Obviously it was all worth it in the end. But you have to speculate to accumulate. While there was much fevered debate about what would be the minimum that was acceptable in that late season charge, and I personally expressed the opinion that the Champions League could go kiss my fat, hairy arse, we all probably secretly yearned to win the lot, despite the inevitable disappointment if we had failed. And my goodness, we did our level best to try and screw it up, constantly shying away from the silverware as if someone had sprinkled it with anthrax. The rewards were immeasurable, but the price we paid could be easily measured in terms of moth-eaten wallets, nights sleep lost, sick days scabbed off work, blood pressure boosting brawls with fans of other teams, hyperventilation, cuts and bruises from punching inanimate objects with your fist, violent mood swings between all-consuming despair and orgasmic ecstasy…and what would it have availed us had Thierry Henry remembered his shooting boots? Had Alaves not forgotten how to defend? Had Charlton’s first half post hitter crept inside the woodwork? Had Sander Westerveld not been touched by the Gods in that same game? It genuinely doesn’t even bear thinking about.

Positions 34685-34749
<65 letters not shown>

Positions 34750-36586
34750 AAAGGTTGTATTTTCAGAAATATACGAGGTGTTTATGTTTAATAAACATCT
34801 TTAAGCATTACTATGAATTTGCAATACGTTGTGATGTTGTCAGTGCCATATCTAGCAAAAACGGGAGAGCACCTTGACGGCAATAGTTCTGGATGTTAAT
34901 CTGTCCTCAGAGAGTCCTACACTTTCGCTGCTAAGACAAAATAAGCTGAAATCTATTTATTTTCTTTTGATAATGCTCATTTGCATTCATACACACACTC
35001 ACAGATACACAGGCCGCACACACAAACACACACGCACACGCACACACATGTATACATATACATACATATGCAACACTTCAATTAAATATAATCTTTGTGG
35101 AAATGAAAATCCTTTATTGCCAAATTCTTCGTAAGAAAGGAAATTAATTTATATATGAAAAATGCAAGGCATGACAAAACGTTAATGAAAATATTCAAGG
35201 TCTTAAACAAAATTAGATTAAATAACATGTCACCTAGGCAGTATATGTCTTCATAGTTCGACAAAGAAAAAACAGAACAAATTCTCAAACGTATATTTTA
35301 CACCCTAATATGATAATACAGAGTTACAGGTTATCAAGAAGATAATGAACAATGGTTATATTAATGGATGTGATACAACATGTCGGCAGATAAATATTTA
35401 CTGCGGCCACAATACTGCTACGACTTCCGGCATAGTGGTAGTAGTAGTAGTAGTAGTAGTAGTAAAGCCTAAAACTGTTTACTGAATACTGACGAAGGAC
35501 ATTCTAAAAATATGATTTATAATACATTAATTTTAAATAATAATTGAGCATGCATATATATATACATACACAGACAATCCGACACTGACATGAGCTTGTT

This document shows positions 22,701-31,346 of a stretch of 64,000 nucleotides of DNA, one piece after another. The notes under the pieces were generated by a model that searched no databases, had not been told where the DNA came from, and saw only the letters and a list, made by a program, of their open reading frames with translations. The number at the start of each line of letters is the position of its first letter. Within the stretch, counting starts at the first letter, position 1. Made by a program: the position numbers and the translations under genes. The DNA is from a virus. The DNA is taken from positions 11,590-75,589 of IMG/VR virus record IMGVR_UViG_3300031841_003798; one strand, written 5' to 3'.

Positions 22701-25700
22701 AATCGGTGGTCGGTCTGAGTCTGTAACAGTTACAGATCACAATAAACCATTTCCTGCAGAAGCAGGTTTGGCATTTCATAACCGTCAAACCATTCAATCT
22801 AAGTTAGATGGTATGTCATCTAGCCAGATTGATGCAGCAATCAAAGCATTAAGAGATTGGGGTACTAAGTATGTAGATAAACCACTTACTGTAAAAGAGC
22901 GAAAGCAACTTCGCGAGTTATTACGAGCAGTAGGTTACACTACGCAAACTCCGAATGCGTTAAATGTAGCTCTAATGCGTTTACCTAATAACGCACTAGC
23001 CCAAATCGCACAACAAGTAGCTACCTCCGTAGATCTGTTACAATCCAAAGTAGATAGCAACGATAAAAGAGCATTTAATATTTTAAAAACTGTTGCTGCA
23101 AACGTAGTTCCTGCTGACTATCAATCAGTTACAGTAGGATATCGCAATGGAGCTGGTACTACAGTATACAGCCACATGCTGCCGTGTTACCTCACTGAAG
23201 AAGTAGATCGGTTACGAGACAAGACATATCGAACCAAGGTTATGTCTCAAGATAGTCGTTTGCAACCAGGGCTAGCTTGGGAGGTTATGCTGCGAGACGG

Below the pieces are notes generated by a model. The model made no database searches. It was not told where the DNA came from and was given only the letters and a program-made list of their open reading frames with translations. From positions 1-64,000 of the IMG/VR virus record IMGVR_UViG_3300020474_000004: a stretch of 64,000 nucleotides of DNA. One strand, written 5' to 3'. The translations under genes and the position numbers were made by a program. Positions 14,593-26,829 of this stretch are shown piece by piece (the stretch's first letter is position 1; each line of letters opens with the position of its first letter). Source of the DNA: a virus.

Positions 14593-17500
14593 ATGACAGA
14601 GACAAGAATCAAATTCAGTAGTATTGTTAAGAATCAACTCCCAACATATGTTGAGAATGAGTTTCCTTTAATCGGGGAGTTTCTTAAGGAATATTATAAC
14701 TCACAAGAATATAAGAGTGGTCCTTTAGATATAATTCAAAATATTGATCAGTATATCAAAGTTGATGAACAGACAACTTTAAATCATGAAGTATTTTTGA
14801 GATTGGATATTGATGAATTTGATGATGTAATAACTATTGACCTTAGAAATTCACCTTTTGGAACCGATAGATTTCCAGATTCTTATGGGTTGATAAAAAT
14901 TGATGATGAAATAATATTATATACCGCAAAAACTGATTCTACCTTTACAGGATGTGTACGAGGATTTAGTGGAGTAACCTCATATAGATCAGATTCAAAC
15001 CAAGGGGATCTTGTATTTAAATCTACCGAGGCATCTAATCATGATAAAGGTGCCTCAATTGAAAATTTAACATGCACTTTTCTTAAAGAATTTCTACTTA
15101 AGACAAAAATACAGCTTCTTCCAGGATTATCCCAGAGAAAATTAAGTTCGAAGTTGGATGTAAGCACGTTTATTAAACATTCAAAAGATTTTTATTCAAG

To make matters worse, the new season rolls around and it starts all over again. The bald facts of Liverpool’s twelve match run undefeated in the league disguise the amount of blood, sweat and tears shed in pursuit of that run. We shouted ourselves hoarse for eighty-seven minutes against Derby, and yet our happiness was still dependent on getting a result in the game of roulette – for the goalie – that is a penalty. Joy unconfined when Jerzy saved the day (pun unintended) but I would have been suicidal had it gone in. It’s quite a change from the last few years when I would have been disappointed had the Reds made a hash of such a game, but I would have shrugged my shoulders and forgot about it. The stakes are so much higher now, and it’s difficult to cope.